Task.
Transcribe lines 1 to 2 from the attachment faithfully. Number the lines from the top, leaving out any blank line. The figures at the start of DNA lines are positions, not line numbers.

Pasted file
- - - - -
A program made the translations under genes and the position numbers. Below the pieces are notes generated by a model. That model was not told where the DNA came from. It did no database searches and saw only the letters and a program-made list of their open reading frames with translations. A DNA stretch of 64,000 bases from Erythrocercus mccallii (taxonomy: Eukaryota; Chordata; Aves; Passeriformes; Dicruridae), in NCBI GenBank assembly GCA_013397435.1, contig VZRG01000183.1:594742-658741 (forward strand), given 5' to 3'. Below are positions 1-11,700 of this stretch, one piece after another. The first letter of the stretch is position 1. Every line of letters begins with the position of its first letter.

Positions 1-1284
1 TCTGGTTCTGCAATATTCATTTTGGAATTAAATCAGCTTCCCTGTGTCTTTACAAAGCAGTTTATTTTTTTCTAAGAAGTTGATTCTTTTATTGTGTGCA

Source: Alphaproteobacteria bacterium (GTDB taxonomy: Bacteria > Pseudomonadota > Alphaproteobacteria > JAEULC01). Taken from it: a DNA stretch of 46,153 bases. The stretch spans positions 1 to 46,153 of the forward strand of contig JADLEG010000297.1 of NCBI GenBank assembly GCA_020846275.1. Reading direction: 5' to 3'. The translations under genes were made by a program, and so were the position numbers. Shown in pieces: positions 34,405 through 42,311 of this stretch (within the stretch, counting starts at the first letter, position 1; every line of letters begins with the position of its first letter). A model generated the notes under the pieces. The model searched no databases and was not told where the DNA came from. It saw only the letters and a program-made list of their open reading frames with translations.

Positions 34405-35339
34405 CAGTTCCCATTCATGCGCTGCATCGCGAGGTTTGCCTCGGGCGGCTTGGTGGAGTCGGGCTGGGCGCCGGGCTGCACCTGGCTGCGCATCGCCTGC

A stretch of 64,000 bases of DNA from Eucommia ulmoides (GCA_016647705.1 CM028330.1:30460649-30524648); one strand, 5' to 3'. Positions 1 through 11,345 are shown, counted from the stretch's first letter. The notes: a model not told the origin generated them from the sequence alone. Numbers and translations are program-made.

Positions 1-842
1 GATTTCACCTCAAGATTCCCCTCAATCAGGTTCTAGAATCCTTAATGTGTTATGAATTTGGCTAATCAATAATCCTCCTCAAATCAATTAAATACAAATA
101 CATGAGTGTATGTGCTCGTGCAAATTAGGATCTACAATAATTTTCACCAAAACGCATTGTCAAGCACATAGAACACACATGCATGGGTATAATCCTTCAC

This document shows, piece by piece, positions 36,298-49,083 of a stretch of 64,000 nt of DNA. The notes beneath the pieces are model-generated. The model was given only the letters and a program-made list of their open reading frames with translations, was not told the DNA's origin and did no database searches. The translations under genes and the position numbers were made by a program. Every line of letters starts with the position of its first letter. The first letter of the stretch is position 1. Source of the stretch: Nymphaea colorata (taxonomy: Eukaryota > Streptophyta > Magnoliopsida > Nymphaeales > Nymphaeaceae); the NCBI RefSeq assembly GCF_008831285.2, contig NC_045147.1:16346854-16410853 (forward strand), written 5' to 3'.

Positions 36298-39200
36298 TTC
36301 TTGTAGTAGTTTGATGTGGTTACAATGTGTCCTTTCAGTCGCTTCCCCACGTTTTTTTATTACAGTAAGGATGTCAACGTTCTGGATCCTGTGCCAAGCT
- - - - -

A program made the translations under genes and the position numbers. Below the pieces are notes generated by a model. That model was not told where the DNA came from. It did no database searches and saw only the letters and a program-made list of their open reading frames with translations. A DNA stretch of 64,000 bases from Erythrocercus mccallii (taxonomy: Eukaryota; Chordata; Aves; Passeriformes; Dicruridae), in NCBI GenBank assembly GCA_013397435.1, contig VZRG01000183.1:594742-658741 (forward strand), given 5' to 3'. Below are positions 1-11,700 of this stretch, one piece after another. The first letter of the stretch is position 1. Every line of letters begins with the position of its first letter.

Positions 1-1284